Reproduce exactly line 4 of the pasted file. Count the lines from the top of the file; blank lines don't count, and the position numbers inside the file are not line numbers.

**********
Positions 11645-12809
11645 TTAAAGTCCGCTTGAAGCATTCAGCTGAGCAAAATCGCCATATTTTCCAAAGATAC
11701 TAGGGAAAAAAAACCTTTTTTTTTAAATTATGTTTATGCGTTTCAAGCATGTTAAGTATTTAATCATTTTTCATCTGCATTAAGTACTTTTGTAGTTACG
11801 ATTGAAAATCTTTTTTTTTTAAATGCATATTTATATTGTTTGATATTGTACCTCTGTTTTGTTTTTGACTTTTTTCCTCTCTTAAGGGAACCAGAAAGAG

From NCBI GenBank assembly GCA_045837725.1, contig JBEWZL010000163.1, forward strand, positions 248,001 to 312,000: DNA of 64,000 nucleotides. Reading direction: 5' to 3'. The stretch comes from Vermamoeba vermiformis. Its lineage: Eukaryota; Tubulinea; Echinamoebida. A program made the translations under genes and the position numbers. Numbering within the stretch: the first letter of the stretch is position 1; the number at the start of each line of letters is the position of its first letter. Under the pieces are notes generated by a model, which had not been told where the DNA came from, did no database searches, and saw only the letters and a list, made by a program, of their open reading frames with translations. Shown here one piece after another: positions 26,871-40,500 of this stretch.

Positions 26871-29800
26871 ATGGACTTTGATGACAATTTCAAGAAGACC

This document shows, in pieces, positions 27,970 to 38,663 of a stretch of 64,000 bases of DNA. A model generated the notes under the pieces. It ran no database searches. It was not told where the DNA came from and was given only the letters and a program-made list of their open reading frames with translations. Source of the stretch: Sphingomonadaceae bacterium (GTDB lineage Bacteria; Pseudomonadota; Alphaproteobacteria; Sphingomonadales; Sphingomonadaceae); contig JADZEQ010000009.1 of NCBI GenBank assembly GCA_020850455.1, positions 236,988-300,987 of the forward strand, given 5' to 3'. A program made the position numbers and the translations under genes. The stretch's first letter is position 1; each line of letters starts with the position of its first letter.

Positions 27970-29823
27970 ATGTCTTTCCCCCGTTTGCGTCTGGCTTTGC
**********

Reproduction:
11801 ATTGAAAATCTTTTTTTTTTAAATGCATATTTATATTGTTTGATATTGTACCTCTGTTTTGTTTTTGACTTTTTTCCTCTCTTAAGGGAACCAGAAAGAG